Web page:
Advantages and Disadvantages of Adult Spinal Deformity Surgery and its Impact on Health-related Quality of Life.

Every year, the Scoliosis Study Group selects the best published papers on conservative spine treatment from the global scientific literature.
Here is the abstract from one of these papers.

Advantages and Disadvantages of Adult Spinal Deformity Surgery and its Impact on Health-related Quality of Life.

Oshida G, Boissiere L, Larrieu D, Bourghli A, Vital JM, Gille O, Pointillart V, Challier V, Mariey R, Pellise F, Vila-Casademunt A, Perez-Grueso FJ, Alanay A, Acaroglu E, Kleinstuck F, Obeid I
Spine (Phila Pa 1976). 2016 Jul 7.

STUDY DESIGN: Prospective multicenter study of adult spinal deformity (ASD) surgery.

OBJECTIVE: To clarify the impact of ASD surgery on each health-related quality of life (HRQOL) subclass/domain.

SUMMARY OF BACKGROUND DATA: For ASD patients, surgery offers superior radiological and HRQOL outcomes compared to non-operative care. However, HRQOL may be affected by surgical advantages related to corrective effects, yielding adequate spinopelvic alignment and stability or disadvantages because of long segment fusion. METHODS: The study included 170 consecutive ASD patients from a multicenter database with >2-year follow-up period. We analyzed each HRQOL domain/subclass [short form-36 items (SF-36), Oswestry Disability Index (ODI), Scoliosis Research Society-22 questionnaire (SRS-22)], and radiographic parameters preoperatively and at 1 and 2 years postoperatively. We divided the patients into two groups each based on lowest instrumented vertebra (LIV; above L5 or S1 to ilium) or surgeon-determined preoperative pathology (idiopathic or degenerative). Improvement rate (%) was calculated as follows: 100 x |pre.-post.|/preoperative points (%) (+, advantages; -, disadvantages).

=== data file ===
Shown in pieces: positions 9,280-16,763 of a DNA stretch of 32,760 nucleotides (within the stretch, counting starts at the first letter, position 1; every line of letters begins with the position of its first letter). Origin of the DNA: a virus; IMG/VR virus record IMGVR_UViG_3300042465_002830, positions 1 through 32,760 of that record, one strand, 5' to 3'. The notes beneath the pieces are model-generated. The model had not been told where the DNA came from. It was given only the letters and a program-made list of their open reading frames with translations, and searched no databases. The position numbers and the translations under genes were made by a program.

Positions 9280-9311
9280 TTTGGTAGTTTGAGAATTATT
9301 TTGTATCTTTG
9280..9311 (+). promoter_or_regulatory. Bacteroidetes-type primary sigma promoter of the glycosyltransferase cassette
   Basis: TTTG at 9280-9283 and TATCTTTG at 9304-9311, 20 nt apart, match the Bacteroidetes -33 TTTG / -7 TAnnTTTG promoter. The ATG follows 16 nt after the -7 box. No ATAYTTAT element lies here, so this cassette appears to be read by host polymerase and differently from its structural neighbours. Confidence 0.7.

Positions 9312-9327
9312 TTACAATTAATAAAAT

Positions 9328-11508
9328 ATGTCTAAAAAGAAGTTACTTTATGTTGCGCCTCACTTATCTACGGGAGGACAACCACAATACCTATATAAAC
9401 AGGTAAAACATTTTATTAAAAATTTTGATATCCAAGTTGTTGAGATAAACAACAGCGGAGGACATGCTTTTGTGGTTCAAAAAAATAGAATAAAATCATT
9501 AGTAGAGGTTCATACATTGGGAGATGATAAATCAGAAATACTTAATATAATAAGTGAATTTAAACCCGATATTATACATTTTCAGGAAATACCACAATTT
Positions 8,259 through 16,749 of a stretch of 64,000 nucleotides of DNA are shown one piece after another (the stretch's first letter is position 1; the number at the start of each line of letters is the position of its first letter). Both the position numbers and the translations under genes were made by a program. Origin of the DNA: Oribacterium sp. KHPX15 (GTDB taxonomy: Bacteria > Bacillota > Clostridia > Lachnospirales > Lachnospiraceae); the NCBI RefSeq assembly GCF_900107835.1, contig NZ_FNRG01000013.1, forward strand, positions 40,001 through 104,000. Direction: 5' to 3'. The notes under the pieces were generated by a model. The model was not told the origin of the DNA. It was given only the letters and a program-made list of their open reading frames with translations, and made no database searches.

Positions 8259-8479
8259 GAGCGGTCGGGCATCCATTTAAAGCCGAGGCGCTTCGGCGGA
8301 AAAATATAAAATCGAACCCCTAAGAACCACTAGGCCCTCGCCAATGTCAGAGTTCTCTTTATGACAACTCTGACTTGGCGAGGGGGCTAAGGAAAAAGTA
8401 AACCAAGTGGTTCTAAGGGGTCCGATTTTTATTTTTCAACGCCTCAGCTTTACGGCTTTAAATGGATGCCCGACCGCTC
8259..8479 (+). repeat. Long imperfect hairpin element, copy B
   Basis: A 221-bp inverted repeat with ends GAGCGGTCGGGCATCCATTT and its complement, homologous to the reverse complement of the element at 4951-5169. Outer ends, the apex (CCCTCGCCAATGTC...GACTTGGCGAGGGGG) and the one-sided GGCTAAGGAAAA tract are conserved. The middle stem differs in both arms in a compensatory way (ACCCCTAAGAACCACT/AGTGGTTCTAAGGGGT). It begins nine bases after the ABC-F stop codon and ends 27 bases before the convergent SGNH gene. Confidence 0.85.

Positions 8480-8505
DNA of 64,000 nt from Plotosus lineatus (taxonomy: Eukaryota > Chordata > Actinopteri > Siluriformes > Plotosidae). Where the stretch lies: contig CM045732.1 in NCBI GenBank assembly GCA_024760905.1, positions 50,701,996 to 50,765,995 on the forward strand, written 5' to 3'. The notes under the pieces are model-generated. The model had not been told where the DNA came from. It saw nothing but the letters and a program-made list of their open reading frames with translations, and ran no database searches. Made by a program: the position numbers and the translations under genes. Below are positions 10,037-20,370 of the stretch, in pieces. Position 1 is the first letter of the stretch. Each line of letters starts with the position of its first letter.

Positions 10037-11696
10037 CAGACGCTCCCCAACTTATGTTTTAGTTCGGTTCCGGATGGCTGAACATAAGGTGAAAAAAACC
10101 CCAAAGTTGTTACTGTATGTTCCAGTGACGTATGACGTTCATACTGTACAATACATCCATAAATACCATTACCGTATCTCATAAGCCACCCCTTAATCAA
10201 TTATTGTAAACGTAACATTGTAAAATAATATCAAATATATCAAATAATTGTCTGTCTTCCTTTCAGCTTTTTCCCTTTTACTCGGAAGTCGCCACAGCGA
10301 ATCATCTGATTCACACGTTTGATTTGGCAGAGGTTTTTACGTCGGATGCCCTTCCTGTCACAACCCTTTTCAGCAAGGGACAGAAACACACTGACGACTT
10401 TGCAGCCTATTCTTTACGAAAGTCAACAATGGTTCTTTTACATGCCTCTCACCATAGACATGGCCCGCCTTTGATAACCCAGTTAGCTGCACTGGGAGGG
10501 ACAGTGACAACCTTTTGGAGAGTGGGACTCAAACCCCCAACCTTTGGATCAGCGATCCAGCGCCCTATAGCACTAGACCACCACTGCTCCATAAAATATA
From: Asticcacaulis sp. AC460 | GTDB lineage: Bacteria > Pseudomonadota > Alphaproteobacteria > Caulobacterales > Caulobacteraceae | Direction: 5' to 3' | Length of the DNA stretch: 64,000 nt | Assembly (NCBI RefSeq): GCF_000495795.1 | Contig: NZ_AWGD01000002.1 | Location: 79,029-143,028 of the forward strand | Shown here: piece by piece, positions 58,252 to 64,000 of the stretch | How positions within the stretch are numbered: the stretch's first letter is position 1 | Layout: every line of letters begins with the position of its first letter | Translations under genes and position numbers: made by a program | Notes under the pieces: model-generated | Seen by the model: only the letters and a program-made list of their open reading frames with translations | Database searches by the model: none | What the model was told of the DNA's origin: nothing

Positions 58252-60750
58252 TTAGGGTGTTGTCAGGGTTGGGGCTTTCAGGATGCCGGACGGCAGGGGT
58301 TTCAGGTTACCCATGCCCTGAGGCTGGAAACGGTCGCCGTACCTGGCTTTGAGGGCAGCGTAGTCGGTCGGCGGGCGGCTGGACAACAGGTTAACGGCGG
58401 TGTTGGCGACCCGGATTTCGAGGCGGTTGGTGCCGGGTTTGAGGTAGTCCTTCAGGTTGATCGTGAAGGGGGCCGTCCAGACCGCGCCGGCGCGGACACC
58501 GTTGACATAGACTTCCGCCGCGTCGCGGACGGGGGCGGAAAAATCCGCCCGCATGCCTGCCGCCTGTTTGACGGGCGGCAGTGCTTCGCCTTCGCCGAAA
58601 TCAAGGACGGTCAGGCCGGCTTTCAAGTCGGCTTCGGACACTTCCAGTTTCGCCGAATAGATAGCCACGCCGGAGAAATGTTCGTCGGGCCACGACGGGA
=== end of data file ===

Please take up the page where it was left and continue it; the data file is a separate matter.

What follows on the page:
RESULTS: The scores of all SF-36 and SRS-22 subclasses improved at 1 and 2 years after surgery, regardless of LIV location and preoperative pathology. However, personal care and lifting in ODI were not improved after 1 year. These disadvantages were correlated to sagittal modifiers of SRS-Schwab classification similar to other HRQOL. The degree of personal care disadvantage mainly depended on LIV location and preoperative pathology. Although personal care improved after 2 years postoperatively, no noticeable improvements in lifting were recorded.

CONCLUSION: HRQOL subclass analysis indicated two disadvantages of ASD surgery, which were correlated to sagittal radiographic measures. Fusion to the sacrum or ilium greatly restricted the ability to stretch or bend, leading to limited daily activities for at least 1 year postoperatively, although this effect may subside after another year. Consequently, spinal surgeons should note the impact of surgical treatment on each HRQOL domain and counsel patients on the implications of surgery.

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